Storytelling: then and now

Back when I was little, I went through a phase of telling people that I wanted to write a book when I grew up.

I had no idea what I wanted to write and no real understanding of what writing a book entailed. I just knew that I wanted to create stories and write them down. Leave a permanent mark somewhere in the world.

As an adult, I now make a living with telling stories for other people. Instead of writing books though I write articles, blogs, press releases and newsletters – to name just a few.

But where did storytelling come from in the first place? And what’s the secret to telling a good story?

Let’s begin by taking a look at how it all started.

The evolution of storytelling

Humans began sharing stories around 100,000 years ago with painting and drawing. Yet it’s only within the last few hundred years that we really transitioned into storytellers.

It all started with folklore – a form of oral storytelling that helped to inspire countless fairytales around the world.

Folklore was full of symbolism and metaphors. Stories were passed on from person to person and the meaning of such tales were dissected and interpreted from one generation to the next.

It was a time of sitting around camp fires and keeping warm by sharing myths and legends. At least that’s what I’ve been told.

Fast forward to today’s digital age and storytelling is everywhere – but not in quite the same way.

In the modern world, we are bombarded with social media, 24/7 news, podcasts, photographs, magazines, books and lots of other mediums in between.

Storytelling is also the backbone of professions like marketing, PR, and advertising, with content creation a central pillar for building brands.

In fact, storytelling is a huge part of our daily lives. So much so that it can be exhausting with a million stories competing for our attention every day.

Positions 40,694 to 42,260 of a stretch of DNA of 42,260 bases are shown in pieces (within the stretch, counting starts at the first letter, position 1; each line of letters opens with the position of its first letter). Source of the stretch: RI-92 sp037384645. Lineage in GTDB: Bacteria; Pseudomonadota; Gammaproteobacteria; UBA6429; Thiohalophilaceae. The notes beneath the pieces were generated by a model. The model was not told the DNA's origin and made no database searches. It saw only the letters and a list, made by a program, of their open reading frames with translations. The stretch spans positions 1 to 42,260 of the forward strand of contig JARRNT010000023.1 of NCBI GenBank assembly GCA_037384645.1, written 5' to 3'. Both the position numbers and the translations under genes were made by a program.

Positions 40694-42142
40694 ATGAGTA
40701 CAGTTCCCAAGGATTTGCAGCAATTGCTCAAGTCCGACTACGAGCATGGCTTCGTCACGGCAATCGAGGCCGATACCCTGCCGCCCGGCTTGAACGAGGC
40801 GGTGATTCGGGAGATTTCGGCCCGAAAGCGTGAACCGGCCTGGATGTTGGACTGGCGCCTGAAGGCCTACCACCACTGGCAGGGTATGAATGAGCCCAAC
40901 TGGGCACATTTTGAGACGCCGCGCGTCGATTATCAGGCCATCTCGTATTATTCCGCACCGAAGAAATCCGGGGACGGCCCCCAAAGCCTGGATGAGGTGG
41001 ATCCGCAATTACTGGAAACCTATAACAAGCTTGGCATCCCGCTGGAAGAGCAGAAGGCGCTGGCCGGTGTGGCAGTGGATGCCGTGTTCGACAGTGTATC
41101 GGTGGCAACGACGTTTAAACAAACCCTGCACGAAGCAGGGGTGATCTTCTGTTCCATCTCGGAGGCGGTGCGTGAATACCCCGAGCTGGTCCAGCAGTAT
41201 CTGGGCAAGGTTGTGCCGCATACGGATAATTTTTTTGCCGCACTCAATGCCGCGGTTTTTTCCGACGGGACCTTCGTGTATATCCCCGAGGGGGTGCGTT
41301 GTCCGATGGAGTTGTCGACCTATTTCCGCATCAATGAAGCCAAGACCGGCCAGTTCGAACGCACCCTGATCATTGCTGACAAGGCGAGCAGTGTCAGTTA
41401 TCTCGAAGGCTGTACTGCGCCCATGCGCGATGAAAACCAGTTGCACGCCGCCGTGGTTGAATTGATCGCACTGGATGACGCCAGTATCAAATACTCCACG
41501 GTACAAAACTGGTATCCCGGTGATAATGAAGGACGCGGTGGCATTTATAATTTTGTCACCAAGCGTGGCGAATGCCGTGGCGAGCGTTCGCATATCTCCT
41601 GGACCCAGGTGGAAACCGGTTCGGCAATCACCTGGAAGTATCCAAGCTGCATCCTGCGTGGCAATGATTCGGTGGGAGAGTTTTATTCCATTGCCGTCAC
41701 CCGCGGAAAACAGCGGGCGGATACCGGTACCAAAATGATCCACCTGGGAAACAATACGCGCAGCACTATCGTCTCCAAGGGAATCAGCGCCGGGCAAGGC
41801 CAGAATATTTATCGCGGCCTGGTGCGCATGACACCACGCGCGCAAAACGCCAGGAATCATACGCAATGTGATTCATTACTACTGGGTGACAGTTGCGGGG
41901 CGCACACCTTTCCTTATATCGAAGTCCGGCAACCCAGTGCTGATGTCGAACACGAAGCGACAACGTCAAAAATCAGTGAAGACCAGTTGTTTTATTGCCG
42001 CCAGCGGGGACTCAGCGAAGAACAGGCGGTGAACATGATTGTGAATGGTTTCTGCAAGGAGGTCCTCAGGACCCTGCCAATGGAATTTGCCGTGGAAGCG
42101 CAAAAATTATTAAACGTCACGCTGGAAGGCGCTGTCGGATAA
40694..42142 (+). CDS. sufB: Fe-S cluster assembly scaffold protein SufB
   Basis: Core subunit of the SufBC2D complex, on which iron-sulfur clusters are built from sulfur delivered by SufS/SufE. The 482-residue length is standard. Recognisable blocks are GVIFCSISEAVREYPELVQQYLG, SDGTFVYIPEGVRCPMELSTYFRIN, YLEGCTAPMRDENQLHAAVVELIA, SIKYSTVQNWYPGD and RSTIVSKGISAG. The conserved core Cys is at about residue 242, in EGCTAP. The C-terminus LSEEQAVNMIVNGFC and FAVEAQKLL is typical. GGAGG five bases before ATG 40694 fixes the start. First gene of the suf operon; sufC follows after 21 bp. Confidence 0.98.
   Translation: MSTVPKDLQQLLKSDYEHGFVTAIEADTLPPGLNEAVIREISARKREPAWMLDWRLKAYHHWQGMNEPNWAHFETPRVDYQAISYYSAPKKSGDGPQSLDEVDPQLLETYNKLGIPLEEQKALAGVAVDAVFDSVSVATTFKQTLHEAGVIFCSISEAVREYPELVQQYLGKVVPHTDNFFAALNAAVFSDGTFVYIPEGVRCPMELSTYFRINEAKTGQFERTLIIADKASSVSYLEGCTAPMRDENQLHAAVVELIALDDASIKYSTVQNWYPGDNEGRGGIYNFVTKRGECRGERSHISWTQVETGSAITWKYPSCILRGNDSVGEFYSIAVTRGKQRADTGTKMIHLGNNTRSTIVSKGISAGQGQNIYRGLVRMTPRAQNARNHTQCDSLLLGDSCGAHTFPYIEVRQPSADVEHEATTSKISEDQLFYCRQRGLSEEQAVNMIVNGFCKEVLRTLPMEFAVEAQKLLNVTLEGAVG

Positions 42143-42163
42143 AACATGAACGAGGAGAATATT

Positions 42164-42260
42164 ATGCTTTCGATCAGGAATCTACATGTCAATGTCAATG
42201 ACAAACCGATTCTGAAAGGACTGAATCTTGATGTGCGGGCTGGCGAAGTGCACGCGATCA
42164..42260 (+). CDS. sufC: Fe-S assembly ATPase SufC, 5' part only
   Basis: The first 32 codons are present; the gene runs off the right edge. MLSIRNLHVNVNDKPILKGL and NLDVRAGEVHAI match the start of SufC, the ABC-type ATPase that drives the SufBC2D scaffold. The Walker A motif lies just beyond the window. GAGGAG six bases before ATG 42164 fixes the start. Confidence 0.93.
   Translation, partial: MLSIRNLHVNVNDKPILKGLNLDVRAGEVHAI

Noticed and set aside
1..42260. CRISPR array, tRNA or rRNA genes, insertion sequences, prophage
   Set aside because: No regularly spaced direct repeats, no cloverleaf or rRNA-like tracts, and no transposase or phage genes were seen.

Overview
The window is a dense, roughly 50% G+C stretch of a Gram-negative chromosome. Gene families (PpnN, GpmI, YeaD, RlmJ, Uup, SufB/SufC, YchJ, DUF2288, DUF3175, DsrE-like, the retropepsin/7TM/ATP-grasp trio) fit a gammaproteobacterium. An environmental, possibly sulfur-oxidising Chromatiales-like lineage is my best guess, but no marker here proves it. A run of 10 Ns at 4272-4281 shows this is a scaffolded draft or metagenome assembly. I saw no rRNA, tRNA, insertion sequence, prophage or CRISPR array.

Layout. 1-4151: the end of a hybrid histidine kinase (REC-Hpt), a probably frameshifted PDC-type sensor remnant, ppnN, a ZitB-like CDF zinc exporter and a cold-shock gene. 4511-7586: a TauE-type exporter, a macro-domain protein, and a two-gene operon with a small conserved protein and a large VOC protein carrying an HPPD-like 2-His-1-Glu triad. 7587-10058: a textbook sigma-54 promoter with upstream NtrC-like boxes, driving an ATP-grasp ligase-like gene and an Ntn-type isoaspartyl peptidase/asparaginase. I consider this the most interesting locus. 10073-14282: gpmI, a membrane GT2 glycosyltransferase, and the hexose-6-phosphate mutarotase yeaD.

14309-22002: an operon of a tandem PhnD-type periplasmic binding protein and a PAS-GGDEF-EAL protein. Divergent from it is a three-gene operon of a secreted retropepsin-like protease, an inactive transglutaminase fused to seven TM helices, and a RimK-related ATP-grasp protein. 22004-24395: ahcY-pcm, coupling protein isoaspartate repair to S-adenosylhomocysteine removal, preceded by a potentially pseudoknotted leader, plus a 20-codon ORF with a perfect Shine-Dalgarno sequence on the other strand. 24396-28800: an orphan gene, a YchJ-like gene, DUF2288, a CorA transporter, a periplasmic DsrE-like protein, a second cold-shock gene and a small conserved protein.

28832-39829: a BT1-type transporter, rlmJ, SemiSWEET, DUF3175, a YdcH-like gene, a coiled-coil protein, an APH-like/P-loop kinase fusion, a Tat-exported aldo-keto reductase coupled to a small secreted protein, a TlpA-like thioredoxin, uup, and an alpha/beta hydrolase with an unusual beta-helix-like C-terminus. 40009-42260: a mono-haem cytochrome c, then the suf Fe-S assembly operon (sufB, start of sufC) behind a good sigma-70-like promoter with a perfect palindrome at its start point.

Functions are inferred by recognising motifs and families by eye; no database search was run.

Is it time to go back to basics? Sit around a crackling fire and tell ghost stories?

Probably not.

But we can refresh our memory with how to craft a compelling story, and how to tell it so that it catches the audience’s attention.

How to tell a good story

To get started, here are five essential components when it comes to good storytelling:

  • Characters – who/what is the story about?
  • Setting – where is the story based?
  • Plot – what is happening?
  • Conflict – what problems will the characters experience?
  • Resolution – how will the issue be resolved?

Sounds simple enough, right?

However, the key lies in weaving it all together to convey a message, entertain or evoke emotions.

You want to strike a chord with the audience and make sure it’s your story that they’re paying attention to. Not the millions of other stories out there.

And the best way to do that is to deliver something they can connect with or relate to.

This can be done in a subtle manner by leaving questions unanswered. Or hinting at something in the background to capture their curiosity.

You can connect with the audience by talking to them directly and taking them on a journey.

Or you can communicate through comedy – making the audience laugh as they follow along and forging a bond with them in the process.

Ultimately, the goal is to get an audience to listen. And if you’re in marketing or advertising, to then encourage them to take action and become customers.

Remember, we all have stories to tell. Yet it’s how a story is told that separates the good storytellers from the great.

After all, people will always listen to a good storyteller. But they will hang on every word of a great storyteller.

Got a story to tell but don’t know where to start? Get in touch at